4. Duke cardiologist joins Alphabet-backed healthcare database startup

    After a more than 20-year stint as a cardiologist and professor of medicine in Durham, N.C.-based Duke University Health System and a clinical investigator at the Duke Clinical Research Institute, Matthew Roe, MD, has joined Verana Health as CMO.

Three is a magic number — Get patients healthier with an optimized appointment reminder strategy

The science behind appointment reminders — Cut no-show rates and get patients in the door with tech-savvy patient engagement. Click here to learn how.
  1. Indian Health Service to modernize 50-year-old clinical information system

    The Indian Health Service, part of HHS, has begun a multiyear modernization project to overhaul its clinical and patient administrative information system, which has been in place since 1969, according to a Feb. 18 Nextgov report.
  2. NewYork-Presbyterian CXO Rick Evans: Healthcare will change, but the human connection you find in hospitals cannot

    I've written in previous columns that I believe we need to find ways to reconcile the concepts of "patient" and "consumer" in healthcare. We live in an age of ubiquitous handheld devices and social media. Convenience is prized more than ever.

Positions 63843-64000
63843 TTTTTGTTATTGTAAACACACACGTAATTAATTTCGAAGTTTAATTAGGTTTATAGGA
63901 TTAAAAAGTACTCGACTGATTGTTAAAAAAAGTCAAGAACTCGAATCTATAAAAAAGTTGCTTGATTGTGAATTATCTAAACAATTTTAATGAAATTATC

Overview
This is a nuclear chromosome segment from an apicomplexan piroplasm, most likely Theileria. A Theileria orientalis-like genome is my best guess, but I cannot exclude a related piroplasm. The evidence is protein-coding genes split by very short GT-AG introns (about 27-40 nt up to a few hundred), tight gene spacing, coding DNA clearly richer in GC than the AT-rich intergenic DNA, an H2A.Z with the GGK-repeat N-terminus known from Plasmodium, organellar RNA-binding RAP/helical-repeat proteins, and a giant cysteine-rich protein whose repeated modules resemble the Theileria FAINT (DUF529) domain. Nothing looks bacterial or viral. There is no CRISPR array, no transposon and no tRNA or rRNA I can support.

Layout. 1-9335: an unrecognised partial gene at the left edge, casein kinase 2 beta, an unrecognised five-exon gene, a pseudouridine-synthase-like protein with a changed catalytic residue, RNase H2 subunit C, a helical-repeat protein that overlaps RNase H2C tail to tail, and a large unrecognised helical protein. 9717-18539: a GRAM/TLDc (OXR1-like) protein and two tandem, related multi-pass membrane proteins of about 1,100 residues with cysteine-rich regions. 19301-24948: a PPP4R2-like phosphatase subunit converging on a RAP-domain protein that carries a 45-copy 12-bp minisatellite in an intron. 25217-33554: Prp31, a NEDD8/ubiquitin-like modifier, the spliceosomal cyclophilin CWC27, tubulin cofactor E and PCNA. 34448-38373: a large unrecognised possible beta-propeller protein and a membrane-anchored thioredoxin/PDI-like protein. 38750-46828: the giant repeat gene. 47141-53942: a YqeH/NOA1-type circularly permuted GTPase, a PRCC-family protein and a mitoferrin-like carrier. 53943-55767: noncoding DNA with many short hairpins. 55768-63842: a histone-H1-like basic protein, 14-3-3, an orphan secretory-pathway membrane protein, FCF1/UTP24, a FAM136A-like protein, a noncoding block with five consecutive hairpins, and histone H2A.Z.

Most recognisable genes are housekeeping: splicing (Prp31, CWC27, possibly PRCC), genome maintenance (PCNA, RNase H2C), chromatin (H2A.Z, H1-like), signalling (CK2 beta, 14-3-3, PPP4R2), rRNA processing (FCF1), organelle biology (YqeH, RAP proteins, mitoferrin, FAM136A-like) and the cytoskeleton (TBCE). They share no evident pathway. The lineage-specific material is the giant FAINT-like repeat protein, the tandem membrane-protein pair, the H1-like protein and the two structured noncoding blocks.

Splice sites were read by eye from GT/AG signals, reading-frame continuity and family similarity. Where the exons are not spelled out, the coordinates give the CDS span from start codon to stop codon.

3. Age bias influences 80-year-olds' heart attack care, study suggests

    Age may subconsciously play a role in cardiologists' treatment decisions for heart attack patients, according to a new study cited by STAT.
  4. New York health system alerts patients of ransomware attack at third-party vendor

    Latham, N.Y.-based Community Care Physician began notifying an undisclosed number of patients Feb. 14 that their information may have been affected in a ransomware attack at third-party accounting vendor BST & Co.
  5. 364-bed Washington community hospital notifies 109,000 patients of phishing attack

    Bellevue, Wash.-based Overlake Medical Center & Clinics, a 364-bed nonprofit community hospital, began alerting 109,000 patients Feb. 7 that their information may have been exposed in a phishing attack.
  6. 6 strikes involving 1,000 or more healthcare workers

    Of the 25 major work stoppages last year involving at least 1,000 workers, six involved healthcare workers, according to new data from the U.S. Bureau of Labor Statistics.
  7. Oscar Health caps price of 100 drugs at $3 per month

    Health insurer startup Oscar Health said it will reduce the out-of-pocket price for a month's supply of 100 commonly used drugs to just $3 for its individual insurance plan members. 
  8. Kaiser, Scripps Health to build San Marcos facilities

    Two major California health systems, Kaiser Permanente and Scripps Health, are eyeing expansions in San Marcos, Calif., according to The San Diego Union Tribune.
  9. New HIPAA rule for pharmacies aims to stop improper refills of opioid prescriptions

    HHS has updated its HIPAA retail pharmacy transaction requirements for opioids and other Schedule II drugs to prevent improper refills, according to the Reed Smith law firm.